Photo courtesy of LoveSingapore
Who is this Rock?
Some Protestants bend over backwards trying to prove that it’s not Peter. Why? Because admitting that Peter is the Rock feels like a concession to Catholic claims about the Pope.
Such theological insecurity is unnecessary. It cannot be denied that Peter is, in some sense, a rock on which Jesus builds. And not Peter alone.
All Twelve Apostles are part of the Church’s one foundation. All are in perfect alignment with Jesus the Chief Cornerstone (Ephesians 2:20; Revelation 21:14). And among the Twelve, Peter is primary.
Whatever you bind on earth shall be bound in heaven, and whatever you loose on earth shall be loosed in heaven (Matthew 16:19).
Jesus gave Peter the keys of the Kingdom. Keys represent authority. In Isaiah 22, Eliakim was summoned to high office in the kingdom of Judah: I will place on his shoulder the key of the house of David. He shall open, and none shall shut; and he shall shut, and none shall open (Isaiah 22:22).
Just as Eliakim became a steward of the house of David, Peter will become a steward of God’s Kingdom: I will give you the keys of the Kingdom of heaven. Just as Eliakim replaced Shebna, who had abused power, the apostles will replace the leaders of Judaism who also abused their office (Matthew 21:43; Luke 11:52).
Therefore, what happens in Matthew 16 is a transfer of authority – Kingdom authority. Whatever you bind on earth shall be bound in heaven, and whatever you loose on earth shall be loosed in heaven (Matthew 16:19; 18:18).
This is not about binding devils and loosing angels. Senior rabbis had near absolute authority to make decrees on earth that were binding on all Judaism.
Likewise, the Apostles of Jesus and their successors have Kingdom authority to make decisions, resolve disputes, restore peace, and establish divine order in the Church. Their decisions, when made by revelation and not just reason, are ratified in heaven.
How does Peter use the keys? Exquisitely. He opens the Kingdom of heaven to Jews in Acts 2 and to Gentiles in Acts 10. In both cases, it was through prayer and proclamation.
In both cases, it was by revelation from heaven. This is what defines leadership in the Church Jesus builds.
- Are we trapped in materialism and ruled by the five senses? If so, Kingdom authority will remain a riddle to us. Instead of serving and leading by wisdom from above, we will constantly be driven by human ideas and trends, programmes and activities. Pause. Ponder. Pray.
- Revival always brings a fresh revelation of Jesus. Not another Jesus. But the One who is the same yesterday, today, and forever (Hebrews 13:8). Pray: Our Father in heaven, come visit Singapore. Reveal Jesus afresh to this generation. The Word made flesh. The Good Shepherd. The Light of the world. The Alpha and the Omega. The Righteous Judge. The Coming King.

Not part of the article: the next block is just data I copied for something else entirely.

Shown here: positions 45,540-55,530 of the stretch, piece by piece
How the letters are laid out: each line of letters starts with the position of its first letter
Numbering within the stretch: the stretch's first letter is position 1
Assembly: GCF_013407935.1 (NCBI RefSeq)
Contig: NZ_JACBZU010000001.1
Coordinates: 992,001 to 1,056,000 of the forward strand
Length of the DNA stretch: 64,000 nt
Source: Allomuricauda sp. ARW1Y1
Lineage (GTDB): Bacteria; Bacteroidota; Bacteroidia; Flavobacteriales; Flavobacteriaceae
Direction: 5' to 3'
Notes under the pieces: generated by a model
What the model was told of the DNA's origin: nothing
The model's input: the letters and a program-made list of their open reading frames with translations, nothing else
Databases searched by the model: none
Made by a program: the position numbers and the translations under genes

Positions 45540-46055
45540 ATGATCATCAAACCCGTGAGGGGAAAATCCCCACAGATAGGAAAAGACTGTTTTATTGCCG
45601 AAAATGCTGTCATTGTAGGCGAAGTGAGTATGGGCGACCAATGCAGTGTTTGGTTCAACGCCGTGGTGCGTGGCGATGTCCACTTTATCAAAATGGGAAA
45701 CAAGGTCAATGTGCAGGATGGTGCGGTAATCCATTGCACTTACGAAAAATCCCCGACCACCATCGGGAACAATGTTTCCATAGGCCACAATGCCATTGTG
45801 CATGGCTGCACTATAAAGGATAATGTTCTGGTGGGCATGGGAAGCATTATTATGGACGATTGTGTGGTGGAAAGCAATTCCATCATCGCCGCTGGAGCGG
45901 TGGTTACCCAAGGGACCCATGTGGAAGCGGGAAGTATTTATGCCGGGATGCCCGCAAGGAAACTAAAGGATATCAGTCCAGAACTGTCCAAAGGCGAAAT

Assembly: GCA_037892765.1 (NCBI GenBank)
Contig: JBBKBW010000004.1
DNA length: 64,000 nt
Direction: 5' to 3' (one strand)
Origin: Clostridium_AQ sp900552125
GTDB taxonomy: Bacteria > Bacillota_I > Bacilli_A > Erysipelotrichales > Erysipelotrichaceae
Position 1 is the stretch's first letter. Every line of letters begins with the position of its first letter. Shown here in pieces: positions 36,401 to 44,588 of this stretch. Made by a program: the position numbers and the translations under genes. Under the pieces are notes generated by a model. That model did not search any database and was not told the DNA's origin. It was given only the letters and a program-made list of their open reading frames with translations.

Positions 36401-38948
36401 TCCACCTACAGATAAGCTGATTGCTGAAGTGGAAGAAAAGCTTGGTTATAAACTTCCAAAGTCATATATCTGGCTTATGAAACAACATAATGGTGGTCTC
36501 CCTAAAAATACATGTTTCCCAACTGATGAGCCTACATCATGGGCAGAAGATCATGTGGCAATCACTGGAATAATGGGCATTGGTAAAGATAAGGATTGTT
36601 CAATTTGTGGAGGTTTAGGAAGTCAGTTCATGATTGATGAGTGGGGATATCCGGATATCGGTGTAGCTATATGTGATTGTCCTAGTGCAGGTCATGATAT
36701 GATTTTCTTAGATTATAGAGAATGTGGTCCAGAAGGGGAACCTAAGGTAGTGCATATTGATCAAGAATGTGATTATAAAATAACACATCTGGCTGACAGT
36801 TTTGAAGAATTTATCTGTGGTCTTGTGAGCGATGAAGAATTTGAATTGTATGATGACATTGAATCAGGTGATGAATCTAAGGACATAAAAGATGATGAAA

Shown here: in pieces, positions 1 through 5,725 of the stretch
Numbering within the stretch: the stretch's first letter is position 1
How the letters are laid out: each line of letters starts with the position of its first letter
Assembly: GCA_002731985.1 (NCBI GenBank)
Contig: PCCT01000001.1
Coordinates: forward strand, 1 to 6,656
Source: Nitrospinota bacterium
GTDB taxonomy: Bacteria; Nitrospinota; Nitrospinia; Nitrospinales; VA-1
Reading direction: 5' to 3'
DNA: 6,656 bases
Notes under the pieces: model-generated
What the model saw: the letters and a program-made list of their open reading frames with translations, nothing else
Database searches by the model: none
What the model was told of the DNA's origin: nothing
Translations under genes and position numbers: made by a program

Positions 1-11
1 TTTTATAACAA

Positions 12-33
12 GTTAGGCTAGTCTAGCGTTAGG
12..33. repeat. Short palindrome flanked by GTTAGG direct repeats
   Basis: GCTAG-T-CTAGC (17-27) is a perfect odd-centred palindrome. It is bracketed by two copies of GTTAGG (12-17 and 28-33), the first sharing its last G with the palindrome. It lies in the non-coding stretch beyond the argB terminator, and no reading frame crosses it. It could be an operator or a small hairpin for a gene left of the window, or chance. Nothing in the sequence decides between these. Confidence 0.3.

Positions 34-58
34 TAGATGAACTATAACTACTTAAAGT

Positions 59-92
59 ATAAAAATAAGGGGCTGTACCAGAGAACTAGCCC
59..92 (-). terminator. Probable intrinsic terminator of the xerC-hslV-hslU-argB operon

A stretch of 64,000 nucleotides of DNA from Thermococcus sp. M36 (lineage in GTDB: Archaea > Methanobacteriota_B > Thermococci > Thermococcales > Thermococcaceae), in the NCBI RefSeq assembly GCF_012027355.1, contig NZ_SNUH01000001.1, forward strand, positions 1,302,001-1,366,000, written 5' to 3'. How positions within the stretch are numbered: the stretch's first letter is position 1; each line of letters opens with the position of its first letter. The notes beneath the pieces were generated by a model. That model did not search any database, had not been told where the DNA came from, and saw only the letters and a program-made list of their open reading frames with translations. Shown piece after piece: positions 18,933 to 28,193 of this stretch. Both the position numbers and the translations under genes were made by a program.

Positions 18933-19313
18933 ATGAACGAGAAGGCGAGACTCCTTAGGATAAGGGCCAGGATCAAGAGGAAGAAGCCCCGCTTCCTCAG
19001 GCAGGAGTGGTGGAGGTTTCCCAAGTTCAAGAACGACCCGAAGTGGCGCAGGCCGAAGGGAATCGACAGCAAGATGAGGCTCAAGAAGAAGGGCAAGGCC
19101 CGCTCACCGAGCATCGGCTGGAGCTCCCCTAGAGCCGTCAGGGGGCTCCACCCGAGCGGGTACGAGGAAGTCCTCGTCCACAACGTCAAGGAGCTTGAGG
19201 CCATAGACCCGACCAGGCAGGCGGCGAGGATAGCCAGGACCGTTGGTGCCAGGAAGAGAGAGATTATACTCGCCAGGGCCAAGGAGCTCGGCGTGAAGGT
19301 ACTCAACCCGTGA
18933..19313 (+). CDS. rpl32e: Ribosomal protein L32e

Enlighten our minds. Transcend our human thinking. Let our work be an act of worship flowing out of our constant communion with You in Word and in prayer (Acts 6:4).
Manifest this life-changing revelation of Jesus among the unsaved in our city – especially those who are disillusioned with false securities and empty belief systems. Come, Lord Jesus, build your Church!
- Peter’s body lies buried in Rome. But not his keys. The keys of the Kingdom have been given to the entire Church. But not to every Tom, Dick and Harry or Johnny-come-yesterday. The keys are given to God-ordained leaders who are under apostolic authority and who walk in Peter’s faith and virtues (Origen).
Pray: Dear Lord Jesus, let Kingdom authority flow from Your throne into the Singapore Church. Manifest Your power through Your appointed leaders who bear Your mantle, share Your suffering, unite Your Body, and serve Your mission. Anoint each one so that they may:
• lead by revelation and establish divine order in the Church
• resolve controversies, settle disputes, reconcile enemies
• expose pretenders, silence deceivers, correct heresies
• pioneer new Kingdom initiatives that rattle the gates of hell
• stand together against evil and promote truth, justice and righteousness
• turn Singapore Godward through Gospel proclamation and united prayer
• make new disciples among unreached peoples in Asia and beyond
Come Lord Jesus, build your Church!
- Binding and loosing is a metaphor for exercising Kingdom authority, especially in situations of conflict in the Church. In Matthew 18:15-20, Jesus extends this awesome authority, not only to apostles, but to ordinary disciples who are rightly related to the Body and submitted to its leadership.
Pray: Lord Jesus, let Your Kingdom authority flow through me to build and to bless: Where there is conflict, let me bring peace. Where there is confusion, let me bring clarity. Where there is division, let me bring unity. Come Lord Jesus, build your Church!
Read the devotional from Day 8, July 8: Peter’s confession here.
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